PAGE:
Tomase: Is it too early to start dreaming about a Patriots-Falcons Super Bowl rematch?

John Tomase
January 12, 2018 - 11:14 pm
Bill Belichick

Mark J. Rebilas/USA Today Sports


A lot must happen between now and Feb. 4 in Minnesota, and the possibility could be DOA by dinner on Saturday, but how does this scenario sound?

Super Bowl rematch.

It could happen. By the end of Saturday, we'll know whether the Patriots and Falcons have earned berths in their respective conference championship games. The Patriots are the obvious favorites in the AFC. They'll roll the woebegone Titans on Saturday, and that's no reverse jinx. The garbage Titans aren't worthy of Foxboro's turf. This one will be over early.

From there, the top-seeded Pats must either beat the Steelers, whom they've already vanquished on the road, or the Jaguars, who start one of the worst quarterbacks you'll ever see play a meaningful game in Blake Bortles. Defense, schmefense. Even with Brian Hoyer under center, the Pats would be favorites. So let's send them to Minneapolis.

They're only half the equation, however. And while no one around here was paying attention to the NFC, the Falcons very stealthily rediscovered their mojo.

Atlanta started its season in disarray, which was understandable following seven months of nightmares about bad sacks, holding penalties, and 28-3. The Falcons opened 4-4, but were literally two plays away from 2-6. Their low point came in October at Foxboro, when succumbed meekly in a 23-7 loss that highlighted their flaws.

With former offensive coordinator Kyle Shanahan in San Francisco awaiting Jimmy G.'s arrival via Amazon Prime two-day shipping, the Falcons turned to former USC coach Steve Sarkisian, and he promptly drove their offense into the ground.

The Falcons barely looked functional that night against the Pats, their explosive attack of 2016 replaced by one that ran jet sweeps for losses on fourth down from the 1.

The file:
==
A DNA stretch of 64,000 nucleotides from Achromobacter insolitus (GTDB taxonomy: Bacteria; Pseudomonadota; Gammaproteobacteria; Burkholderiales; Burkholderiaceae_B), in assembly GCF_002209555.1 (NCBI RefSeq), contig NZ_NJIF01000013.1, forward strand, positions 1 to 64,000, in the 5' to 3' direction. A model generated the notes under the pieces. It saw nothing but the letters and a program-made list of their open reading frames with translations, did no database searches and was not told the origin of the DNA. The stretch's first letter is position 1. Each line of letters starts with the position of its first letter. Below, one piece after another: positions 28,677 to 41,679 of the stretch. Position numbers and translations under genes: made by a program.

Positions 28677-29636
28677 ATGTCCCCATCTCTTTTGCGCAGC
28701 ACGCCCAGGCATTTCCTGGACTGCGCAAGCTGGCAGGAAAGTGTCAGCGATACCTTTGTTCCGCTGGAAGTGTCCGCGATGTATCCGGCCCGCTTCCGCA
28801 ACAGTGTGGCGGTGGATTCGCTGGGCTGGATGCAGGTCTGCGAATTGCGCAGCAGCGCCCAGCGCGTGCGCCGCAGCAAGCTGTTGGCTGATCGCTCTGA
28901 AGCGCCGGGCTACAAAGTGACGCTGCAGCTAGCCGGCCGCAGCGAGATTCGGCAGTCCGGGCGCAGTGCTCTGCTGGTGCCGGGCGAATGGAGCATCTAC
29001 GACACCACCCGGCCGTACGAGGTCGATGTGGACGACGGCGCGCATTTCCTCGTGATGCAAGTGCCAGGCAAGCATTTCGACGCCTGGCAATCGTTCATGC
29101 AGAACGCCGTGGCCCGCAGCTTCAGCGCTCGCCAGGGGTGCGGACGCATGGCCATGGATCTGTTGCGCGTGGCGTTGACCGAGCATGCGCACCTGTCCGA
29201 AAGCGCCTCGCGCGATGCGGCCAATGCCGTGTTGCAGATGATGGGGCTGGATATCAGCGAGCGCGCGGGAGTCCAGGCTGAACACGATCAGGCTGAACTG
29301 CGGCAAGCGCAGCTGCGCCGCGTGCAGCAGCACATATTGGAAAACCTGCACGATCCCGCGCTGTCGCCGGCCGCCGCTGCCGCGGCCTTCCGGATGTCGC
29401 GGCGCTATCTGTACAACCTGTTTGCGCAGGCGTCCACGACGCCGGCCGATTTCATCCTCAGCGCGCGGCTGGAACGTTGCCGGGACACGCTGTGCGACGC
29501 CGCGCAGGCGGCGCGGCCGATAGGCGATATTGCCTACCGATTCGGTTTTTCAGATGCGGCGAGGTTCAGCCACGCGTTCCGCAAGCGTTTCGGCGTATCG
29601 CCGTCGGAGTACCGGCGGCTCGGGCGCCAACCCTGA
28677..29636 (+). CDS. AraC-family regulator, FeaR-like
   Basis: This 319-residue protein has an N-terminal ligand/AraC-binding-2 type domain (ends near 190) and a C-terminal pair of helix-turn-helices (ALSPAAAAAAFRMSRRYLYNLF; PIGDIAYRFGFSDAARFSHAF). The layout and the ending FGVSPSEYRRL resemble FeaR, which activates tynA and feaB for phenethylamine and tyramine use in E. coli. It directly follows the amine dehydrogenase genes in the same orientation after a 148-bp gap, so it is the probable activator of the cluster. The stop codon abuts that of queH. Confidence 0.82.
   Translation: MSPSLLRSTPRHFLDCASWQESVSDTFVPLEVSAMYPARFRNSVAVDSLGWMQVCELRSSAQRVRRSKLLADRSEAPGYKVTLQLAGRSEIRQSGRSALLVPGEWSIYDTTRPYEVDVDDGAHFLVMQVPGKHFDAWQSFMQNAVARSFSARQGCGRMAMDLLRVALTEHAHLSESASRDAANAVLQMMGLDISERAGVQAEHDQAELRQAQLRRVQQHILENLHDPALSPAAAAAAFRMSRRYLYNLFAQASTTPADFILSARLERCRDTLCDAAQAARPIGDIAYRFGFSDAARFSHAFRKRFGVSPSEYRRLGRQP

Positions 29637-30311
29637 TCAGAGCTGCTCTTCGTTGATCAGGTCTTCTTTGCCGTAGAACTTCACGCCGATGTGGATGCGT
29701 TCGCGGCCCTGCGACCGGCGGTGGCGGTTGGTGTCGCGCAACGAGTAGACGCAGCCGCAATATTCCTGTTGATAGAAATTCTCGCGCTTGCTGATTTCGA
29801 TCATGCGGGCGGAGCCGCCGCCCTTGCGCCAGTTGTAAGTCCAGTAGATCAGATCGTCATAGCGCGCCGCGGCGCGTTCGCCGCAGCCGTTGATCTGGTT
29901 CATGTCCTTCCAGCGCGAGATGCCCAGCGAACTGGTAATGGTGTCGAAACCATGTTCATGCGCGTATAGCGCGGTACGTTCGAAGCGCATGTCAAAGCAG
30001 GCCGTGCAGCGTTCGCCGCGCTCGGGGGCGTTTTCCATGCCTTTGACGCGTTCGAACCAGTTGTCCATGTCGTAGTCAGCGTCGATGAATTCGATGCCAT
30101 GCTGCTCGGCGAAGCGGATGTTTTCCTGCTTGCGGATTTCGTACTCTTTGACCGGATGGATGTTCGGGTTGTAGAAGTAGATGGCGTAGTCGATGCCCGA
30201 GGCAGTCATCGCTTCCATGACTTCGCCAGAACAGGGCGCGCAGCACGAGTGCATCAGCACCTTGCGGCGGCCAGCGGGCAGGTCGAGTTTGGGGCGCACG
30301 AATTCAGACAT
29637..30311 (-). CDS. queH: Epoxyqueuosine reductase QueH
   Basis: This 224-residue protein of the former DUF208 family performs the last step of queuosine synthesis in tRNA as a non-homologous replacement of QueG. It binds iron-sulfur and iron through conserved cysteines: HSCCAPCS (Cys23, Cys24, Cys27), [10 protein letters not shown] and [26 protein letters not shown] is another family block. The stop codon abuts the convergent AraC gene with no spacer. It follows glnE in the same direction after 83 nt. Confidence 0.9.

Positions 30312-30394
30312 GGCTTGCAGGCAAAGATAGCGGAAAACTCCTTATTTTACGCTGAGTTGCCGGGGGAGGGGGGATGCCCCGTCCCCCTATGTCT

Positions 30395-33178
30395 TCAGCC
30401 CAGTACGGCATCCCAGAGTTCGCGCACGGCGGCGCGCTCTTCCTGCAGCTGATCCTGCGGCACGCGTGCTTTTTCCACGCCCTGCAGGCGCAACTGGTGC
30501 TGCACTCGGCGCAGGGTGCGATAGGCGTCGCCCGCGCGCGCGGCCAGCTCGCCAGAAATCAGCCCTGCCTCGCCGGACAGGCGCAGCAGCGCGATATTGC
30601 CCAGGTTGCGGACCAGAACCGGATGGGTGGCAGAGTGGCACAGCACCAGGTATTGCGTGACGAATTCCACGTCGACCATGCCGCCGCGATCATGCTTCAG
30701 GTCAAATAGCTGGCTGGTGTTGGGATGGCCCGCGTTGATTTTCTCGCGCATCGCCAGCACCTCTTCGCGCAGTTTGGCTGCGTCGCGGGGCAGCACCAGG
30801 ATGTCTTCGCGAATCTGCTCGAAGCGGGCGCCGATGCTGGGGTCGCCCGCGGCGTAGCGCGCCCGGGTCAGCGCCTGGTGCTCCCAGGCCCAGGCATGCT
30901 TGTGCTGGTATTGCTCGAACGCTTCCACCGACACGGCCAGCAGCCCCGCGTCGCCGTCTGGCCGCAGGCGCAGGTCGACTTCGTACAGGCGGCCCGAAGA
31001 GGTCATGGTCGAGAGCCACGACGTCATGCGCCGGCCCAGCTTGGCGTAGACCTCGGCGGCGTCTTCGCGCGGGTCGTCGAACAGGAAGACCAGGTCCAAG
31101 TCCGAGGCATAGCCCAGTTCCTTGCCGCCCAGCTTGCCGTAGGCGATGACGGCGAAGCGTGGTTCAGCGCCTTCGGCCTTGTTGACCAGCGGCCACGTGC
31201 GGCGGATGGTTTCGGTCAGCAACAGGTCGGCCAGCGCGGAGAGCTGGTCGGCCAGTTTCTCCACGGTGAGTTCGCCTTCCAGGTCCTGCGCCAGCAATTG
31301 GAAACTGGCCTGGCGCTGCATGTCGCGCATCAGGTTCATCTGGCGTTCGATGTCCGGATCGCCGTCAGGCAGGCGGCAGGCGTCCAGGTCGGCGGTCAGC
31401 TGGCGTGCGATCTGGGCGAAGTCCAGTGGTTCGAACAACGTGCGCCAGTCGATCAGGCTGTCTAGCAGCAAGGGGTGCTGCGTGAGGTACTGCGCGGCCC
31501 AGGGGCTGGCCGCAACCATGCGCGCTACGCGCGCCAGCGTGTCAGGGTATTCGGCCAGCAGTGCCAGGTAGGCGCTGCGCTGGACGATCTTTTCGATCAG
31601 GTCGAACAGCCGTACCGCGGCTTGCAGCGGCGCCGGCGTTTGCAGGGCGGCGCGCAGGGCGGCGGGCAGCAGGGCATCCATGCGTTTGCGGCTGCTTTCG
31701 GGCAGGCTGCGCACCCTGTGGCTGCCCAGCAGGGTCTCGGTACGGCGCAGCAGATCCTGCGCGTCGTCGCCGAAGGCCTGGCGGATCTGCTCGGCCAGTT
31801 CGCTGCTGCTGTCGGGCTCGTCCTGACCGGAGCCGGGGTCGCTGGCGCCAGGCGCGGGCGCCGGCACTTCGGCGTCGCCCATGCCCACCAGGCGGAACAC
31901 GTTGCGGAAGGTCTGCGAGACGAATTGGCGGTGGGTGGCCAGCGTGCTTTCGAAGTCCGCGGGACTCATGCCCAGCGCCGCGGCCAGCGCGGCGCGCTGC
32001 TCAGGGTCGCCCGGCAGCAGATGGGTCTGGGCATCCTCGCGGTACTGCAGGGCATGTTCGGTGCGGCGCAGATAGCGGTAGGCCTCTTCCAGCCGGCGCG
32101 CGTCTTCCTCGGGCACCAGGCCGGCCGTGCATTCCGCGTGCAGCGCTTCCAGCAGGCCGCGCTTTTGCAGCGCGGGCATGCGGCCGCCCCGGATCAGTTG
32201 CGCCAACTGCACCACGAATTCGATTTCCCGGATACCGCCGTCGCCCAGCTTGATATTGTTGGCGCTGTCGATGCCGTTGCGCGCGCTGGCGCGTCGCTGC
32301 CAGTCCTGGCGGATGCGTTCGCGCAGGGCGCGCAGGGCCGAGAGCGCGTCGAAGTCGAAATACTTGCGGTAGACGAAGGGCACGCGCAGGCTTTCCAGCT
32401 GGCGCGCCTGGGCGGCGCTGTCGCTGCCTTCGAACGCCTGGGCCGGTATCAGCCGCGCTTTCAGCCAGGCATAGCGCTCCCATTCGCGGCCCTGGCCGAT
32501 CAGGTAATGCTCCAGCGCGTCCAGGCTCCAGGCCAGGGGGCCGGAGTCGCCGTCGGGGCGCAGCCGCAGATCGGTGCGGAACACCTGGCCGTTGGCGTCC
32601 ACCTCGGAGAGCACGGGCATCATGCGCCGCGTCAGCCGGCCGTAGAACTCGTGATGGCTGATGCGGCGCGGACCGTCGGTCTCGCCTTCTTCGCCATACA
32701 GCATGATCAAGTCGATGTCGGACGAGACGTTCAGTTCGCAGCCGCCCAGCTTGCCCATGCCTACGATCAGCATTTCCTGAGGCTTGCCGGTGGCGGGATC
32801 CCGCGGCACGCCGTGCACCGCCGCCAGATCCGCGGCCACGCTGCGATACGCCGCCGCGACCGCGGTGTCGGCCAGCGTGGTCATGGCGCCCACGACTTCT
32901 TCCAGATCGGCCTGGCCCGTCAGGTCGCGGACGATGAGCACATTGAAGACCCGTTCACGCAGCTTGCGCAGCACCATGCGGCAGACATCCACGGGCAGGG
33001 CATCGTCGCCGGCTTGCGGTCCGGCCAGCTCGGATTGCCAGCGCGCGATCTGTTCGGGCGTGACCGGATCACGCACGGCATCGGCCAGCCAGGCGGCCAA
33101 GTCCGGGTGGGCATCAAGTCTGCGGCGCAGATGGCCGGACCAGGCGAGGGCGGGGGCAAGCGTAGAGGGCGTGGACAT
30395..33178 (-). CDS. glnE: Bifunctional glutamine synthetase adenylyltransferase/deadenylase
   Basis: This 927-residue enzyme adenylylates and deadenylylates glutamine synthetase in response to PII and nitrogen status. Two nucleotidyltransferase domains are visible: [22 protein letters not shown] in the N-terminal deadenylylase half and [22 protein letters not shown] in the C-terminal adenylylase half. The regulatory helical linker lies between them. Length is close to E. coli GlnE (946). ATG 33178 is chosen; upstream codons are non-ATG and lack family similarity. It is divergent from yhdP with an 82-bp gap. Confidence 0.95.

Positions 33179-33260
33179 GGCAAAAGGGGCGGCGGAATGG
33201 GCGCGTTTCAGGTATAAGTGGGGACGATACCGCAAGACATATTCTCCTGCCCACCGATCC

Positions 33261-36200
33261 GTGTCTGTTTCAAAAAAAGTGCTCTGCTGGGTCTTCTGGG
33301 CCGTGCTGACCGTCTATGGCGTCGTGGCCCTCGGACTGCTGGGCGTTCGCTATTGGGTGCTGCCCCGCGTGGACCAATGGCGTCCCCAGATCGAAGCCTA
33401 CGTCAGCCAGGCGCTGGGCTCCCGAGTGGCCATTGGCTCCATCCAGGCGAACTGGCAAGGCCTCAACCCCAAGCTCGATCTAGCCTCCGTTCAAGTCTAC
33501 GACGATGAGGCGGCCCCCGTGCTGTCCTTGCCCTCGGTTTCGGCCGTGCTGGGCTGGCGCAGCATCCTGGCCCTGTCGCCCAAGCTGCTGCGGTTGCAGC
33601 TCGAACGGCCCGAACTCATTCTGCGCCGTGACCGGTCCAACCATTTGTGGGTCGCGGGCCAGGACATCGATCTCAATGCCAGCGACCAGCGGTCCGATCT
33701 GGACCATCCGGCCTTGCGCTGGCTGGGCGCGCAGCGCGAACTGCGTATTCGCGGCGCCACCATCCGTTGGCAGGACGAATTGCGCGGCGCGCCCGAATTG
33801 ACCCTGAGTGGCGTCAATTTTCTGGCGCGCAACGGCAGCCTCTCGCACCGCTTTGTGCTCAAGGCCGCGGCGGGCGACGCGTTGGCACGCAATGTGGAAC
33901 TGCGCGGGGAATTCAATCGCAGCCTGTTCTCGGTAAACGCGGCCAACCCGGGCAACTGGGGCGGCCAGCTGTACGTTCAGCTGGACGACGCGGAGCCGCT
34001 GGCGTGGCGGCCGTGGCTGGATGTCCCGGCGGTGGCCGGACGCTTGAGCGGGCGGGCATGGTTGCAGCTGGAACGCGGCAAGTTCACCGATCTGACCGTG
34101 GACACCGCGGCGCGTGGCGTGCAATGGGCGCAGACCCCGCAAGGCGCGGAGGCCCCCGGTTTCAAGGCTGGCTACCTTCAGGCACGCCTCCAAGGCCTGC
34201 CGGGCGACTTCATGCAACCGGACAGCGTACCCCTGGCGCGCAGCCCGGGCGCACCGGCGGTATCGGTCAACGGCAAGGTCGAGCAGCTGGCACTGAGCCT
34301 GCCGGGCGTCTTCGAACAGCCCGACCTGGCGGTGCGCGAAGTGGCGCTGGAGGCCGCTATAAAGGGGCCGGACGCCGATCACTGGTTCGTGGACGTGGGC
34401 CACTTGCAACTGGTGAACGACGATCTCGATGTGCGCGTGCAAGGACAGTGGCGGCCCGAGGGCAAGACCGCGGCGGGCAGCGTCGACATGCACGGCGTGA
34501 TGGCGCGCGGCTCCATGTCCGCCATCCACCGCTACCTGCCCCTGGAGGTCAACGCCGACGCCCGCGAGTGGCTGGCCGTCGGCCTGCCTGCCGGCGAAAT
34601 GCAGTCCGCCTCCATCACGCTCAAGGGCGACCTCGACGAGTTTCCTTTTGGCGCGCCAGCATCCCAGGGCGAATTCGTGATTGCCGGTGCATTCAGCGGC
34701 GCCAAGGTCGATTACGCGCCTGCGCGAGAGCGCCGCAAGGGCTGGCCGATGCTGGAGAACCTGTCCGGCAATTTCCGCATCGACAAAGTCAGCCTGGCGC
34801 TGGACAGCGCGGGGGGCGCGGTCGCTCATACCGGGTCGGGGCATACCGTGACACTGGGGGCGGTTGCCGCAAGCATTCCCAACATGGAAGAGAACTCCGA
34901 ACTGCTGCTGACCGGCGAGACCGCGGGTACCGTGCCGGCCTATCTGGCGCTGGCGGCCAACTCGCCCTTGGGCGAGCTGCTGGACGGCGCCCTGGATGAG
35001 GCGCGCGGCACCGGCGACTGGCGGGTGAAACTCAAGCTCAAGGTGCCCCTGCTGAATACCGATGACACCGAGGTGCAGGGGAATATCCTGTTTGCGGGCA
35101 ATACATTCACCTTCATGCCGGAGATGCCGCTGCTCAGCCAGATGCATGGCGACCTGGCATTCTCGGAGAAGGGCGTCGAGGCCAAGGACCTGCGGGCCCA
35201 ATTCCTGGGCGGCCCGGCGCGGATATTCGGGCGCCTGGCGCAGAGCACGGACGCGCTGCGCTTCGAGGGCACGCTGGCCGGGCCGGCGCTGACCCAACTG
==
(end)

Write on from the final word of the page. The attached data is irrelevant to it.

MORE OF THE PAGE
But Atlanta has won seven of its last nine, including a 26-13 upset of the Rams in last week's wild card round that earned Sarkisian plaudits for his play-calling. The Falcons split carries between Devonta Freeman and Tevin Coleman to dominate the clock, and also served the Rams a heaping helping of Julio Jones, who caught nine passes for 94 yards and the clinching touchdown from defending MVP Matt Ryan.

The Falcons are dangerous because they're experienced, unlike the Rams or this week's opponents in Philadelphia. Would anyone be surprised if Atlanta takes it to the Nick Foles-led Eagles on Saturday afternoon and books passage to face the winner of New Orleans and Minnesota for a berth in Super Bowl 52?

The offense still isn't humming like last year, but the defense is better and man, would the Falcons be motivated. I realize I'm 100 percent getting ahead of myself, but we've spent zero time over the last week pondering even the Titans game, let alone anything beyond it, thanks to the ESPN-fueled ballad of Bill, Bob and Tom.

We've mostly ignored the Falcons because they only squeaked into the playoffs at 10-6 and the Patriots have already made them look terrible.

But let's not forget that the Falcons would like nothing better than vengeance for last year's miracle Patriots comeback that snatched away their first title.

Flawed as each team may have seemed at various points this season, they'd offer by far the most compelling Super Bowl matchup.

Here's hoping it happens.

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